It continues: "I said that both Deputies were new Members of the States and had expressed a genuine willingness to learn from any mistakes and asked that the chair should withdraw his request for them to resign from the panel. Deputy Southern declined to do so and said that he could no longer work with either of them."

Deputy Bailhache said that he had considered Deputies Ward and Howell "excellent members of the panel" given their medical backgrounds and that the three of them had given consideration to whether they should all resign from the panel.

"Deputy Southern has no power to require members of the panel to resign but his stance that he is unwilling to work with them creates an impossible situation," Deputy Bailhache added.

Reform Jersey responded in a statement this evening:

"Reform Jersey considers the motion of no confidence lodged by Deputy Philip Bailhache against the Chair of the Health and Social Security Panel, Deputy Geoff Southern, to be entirely inappropriate and unjustified.

Deputy Bailhache has brought the motion of no confidence in response to Deputy Southern's request to two other members of the panel to stand down from the panel. Deputy Southern requested that the two panel members concerned should stand down because attempts over several months to resolve their inappropriate approach to their work as scrutineers, on which formal concerns had been raised, had not resulted in any improvement, and had not resolved matters. They have declined to stand down and Deputy Bailhache has chosen to side with those members and seek to displace the chair, rather than address the issue of their conduct.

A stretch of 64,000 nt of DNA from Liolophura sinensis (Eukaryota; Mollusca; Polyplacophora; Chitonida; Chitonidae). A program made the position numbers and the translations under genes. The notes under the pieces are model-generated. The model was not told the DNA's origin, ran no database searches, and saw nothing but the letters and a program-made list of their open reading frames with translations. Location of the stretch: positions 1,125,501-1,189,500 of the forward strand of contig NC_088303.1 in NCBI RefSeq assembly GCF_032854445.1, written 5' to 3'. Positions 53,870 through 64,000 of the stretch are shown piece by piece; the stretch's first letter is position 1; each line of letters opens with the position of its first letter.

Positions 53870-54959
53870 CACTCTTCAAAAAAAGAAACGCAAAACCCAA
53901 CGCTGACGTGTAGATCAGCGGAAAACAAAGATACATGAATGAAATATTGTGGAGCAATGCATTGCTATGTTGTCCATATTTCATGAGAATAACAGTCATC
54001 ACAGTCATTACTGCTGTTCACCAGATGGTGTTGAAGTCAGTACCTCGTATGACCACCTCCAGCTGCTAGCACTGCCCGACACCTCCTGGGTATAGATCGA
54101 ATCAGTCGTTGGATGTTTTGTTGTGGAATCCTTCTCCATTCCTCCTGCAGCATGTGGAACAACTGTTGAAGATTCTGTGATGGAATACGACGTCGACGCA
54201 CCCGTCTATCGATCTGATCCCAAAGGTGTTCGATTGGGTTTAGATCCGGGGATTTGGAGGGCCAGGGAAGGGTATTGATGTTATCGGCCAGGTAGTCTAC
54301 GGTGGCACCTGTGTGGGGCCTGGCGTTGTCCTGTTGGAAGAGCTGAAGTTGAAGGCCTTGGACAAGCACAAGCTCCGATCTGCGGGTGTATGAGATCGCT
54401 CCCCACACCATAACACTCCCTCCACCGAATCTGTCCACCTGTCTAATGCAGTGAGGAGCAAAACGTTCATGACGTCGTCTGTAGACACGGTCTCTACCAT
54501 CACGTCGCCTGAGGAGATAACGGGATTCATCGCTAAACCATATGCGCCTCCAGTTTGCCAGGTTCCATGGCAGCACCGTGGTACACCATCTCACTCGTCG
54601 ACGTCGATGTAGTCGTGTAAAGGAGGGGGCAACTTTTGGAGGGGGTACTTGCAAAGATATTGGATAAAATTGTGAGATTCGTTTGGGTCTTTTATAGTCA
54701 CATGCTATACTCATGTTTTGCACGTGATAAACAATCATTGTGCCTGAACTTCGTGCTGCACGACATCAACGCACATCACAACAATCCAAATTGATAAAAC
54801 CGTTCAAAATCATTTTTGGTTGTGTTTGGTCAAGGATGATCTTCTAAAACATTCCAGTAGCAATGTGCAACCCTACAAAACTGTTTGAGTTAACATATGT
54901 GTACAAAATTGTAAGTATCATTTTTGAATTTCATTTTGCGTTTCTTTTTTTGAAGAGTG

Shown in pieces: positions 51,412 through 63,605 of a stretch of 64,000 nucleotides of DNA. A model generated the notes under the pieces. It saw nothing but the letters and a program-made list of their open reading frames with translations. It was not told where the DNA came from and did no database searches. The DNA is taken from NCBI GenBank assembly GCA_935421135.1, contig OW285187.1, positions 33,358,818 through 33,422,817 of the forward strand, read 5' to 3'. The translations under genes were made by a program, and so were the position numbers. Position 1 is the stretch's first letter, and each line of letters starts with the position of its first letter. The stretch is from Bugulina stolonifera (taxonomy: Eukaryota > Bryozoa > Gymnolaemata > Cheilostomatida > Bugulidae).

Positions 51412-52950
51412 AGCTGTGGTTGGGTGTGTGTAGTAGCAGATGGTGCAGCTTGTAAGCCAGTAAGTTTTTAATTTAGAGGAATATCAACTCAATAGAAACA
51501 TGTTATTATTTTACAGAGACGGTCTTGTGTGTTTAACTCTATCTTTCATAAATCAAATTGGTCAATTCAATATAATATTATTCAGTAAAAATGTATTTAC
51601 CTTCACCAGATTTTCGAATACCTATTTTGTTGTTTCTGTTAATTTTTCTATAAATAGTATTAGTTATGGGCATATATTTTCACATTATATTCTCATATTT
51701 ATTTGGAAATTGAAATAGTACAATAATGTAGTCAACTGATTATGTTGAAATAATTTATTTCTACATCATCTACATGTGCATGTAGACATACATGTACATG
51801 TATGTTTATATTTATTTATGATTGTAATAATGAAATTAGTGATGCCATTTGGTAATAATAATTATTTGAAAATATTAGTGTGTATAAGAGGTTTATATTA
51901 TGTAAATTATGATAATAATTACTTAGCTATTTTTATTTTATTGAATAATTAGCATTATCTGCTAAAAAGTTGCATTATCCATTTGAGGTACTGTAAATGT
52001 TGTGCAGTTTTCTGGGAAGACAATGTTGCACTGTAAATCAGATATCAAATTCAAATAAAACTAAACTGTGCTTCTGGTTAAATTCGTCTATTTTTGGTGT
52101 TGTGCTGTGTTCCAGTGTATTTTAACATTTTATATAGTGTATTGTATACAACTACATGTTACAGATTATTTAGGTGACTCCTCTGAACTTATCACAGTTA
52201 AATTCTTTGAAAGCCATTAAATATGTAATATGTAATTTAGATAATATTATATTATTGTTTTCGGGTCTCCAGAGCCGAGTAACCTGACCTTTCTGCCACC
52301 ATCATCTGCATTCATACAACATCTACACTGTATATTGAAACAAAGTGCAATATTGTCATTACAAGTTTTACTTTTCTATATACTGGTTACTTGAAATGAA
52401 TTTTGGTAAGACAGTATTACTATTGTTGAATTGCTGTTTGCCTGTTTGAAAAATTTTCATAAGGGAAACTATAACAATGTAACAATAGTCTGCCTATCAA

In his 23 years of public service as a States Member Deputy Southern has gained the confidence of members across the political spectrum for his work in Scrutiny and in particular as a diligent and balanced Scrutiny chair, able to work across political divides and develop positive working relationships with Ministers and officers.

He has our full support, and we hope the States Assembly will not seek to oust a competent and diligent Scrutiny chair for striving to ensure the panel can work effectively and uphold the standards that all members of the public would expect their elected representatives to uphold."

The motion will be debate in the States Assembly on Tuesday.